>private ownership and non-ownership of means of production and land

Does this mean that you do not believe a state ownership system to be a
capitalist system?

>the creation of markets in which commodity transactions can take place.
>One of those "commodity" transactions is what you call the "employment
>contract". One should note in this connection that:
>a) _all_ market transactions could be conceived in one sense as
> "contracts". In this sense, the *state* could be seen as a
> pre-requisite for the employment contract since the state establishes
> contract law.

All right.

>b) there are other examples of market transactions in which the commodity
> delivered is not payed for until a, agreed upon, later date;

All right.

>c) If workers truly and completely gave up their "freedom" in the
> employment contract, then superintendance of workers in the labour
> process would be largely unneeded. I would say, rather, that in the
> employment contract capitalists _only_ create a pre-requisite for
> exploitation. Whether there _will be_ exploitation depends initially
> on whether surplus-value can be pumped-out of workers in the labour
> process by management. Thus, the control over the labour process,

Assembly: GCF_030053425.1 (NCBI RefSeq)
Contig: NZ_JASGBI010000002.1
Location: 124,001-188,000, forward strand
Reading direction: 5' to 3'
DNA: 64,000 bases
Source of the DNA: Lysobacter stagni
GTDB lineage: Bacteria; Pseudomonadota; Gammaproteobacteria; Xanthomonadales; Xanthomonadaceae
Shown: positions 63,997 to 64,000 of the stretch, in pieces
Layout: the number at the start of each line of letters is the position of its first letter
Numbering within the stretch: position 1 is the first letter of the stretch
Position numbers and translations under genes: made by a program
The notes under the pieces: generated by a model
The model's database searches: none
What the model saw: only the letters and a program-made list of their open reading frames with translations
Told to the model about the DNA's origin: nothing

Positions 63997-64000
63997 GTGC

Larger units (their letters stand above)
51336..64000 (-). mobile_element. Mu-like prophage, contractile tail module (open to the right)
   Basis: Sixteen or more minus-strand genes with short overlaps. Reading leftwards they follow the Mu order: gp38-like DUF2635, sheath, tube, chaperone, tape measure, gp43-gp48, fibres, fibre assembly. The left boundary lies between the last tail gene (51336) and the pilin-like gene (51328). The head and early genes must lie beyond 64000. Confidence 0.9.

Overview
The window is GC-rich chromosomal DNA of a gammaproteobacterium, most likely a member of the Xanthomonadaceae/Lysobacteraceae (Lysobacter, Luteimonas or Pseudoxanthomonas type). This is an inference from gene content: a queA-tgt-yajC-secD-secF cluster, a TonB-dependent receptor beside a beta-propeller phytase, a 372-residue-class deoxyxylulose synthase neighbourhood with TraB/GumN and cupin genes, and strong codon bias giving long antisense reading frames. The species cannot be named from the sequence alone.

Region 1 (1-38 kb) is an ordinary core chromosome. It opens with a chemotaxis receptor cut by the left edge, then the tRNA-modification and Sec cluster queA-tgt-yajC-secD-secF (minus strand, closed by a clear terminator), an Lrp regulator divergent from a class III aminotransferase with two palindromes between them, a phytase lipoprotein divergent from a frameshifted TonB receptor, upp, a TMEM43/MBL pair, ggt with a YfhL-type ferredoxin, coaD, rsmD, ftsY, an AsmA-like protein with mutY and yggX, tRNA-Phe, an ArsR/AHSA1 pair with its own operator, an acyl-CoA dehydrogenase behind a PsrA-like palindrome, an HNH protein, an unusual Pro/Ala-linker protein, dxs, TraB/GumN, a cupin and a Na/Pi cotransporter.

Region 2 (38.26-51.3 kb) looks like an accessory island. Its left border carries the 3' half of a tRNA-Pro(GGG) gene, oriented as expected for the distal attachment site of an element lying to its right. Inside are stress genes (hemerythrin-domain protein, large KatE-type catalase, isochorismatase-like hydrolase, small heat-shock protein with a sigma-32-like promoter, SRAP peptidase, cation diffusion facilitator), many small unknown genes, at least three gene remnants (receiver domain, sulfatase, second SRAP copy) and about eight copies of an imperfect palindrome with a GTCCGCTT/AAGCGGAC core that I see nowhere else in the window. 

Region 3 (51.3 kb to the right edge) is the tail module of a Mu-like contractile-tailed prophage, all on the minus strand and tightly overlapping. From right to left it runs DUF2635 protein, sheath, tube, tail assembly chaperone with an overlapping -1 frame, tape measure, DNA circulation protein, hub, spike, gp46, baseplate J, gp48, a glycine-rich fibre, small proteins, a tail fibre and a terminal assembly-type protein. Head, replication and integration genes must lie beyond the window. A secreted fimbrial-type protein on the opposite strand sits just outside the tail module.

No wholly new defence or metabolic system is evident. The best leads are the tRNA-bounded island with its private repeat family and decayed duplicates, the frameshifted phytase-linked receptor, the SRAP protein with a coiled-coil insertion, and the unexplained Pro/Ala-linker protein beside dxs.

> while perhaps formally written into or implied by the employment
> contract, must be created and maintained *in the labor process itself*
> for the exploitation to happen.

All right. But I would say that the employment contract necessarily defines
the boundaries of authority with some imprecision that gives the workers a
certain degree of freedom to oppose and resist commands. For instance they
can "shirk", "strike", "sabotate" etc.
>> 2) The paradox of "class demarcation". Now I have no time to present you
>> this second problem. Let me reserve it for another message.
>OK, I look forward to it.
>In [2400], you asked me about whether I was aware of the historical role
>that police and military personnel have played in revolutionary
>situations. Indeed, I am aware of the examples you cite. *But* at the very
>moment that police *refuse the commands* given to them by the state -- and
>thereby unite with the working-class in the revolution -- then they cease
>to be police. Let me assure you that if a revolution fails after some
>segment of the police supports the revolution, then they won't be police
>any longer! Indeed, they'll be lucky if they are still alive.

True, indeed!
>Re "You have nothing to lose but your chains!" also discussed briefly in
>[2400], I agree that the assumption that workers are driven to
>revolutionary action by "absolute deprivation" alone should be rejected.
>I think you put it well when you said that what increases revolutionary
>sentiment is "social, political and economic frustration". If that is the
>case, then a revolution can develop both within advanced capitalist social
>formations where workers might have higher than average wages and benefits
>and ... even during a period when there is _not_ an economic crisis.

Yes, indeed. This is my hope too.
>In solidarity,